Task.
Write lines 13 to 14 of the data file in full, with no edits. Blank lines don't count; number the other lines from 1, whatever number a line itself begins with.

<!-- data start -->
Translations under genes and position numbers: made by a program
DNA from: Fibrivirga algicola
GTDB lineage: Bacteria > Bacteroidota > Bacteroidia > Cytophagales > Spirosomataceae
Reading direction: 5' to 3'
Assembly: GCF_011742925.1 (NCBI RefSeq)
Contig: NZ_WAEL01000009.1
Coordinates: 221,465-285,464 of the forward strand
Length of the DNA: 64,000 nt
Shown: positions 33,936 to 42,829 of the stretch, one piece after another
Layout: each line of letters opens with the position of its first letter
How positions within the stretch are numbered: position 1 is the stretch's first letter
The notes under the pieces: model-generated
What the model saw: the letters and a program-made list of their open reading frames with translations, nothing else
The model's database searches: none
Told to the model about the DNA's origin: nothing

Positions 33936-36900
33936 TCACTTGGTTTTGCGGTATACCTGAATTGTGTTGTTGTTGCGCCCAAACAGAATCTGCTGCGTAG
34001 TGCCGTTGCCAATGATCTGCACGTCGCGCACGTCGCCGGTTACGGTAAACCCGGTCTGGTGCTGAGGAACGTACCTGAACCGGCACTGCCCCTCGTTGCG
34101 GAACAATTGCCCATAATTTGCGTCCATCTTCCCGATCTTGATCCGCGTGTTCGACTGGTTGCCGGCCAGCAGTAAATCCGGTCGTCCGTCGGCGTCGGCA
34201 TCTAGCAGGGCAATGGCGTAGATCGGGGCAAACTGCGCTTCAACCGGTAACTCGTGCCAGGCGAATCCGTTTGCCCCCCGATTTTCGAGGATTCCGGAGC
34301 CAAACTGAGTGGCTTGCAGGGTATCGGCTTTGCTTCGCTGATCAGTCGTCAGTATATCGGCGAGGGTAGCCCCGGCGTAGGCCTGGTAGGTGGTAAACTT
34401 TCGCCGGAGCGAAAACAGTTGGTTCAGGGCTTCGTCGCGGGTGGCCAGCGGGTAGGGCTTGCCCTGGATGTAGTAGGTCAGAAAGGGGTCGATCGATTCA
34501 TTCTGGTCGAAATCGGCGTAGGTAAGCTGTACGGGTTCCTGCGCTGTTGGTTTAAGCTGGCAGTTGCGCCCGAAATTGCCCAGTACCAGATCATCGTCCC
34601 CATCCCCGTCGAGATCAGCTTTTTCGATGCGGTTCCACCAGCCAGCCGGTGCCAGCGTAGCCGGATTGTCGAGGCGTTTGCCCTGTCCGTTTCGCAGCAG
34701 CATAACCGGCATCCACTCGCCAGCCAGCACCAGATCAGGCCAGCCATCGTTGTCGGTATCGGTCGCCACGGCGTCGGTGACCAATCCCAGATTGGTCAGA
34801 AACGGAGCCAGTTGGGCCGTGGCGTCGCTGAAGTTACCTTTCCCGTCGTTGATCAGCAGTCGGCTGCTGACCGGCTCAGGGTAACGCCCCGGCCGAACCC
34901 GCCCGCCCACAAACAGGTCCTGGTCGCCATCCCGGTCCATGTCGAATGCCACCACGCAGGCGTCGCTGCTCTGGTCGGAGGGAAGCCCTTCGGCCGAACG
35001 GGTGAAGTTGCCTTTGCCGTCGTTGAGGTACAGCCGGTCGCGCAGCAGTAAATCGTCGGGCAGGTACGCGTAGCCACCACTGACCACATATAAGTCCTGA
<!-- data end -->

What the model saw: the letters and a program-made list of their open reading frames with translations, nothing else
The model's database searches: none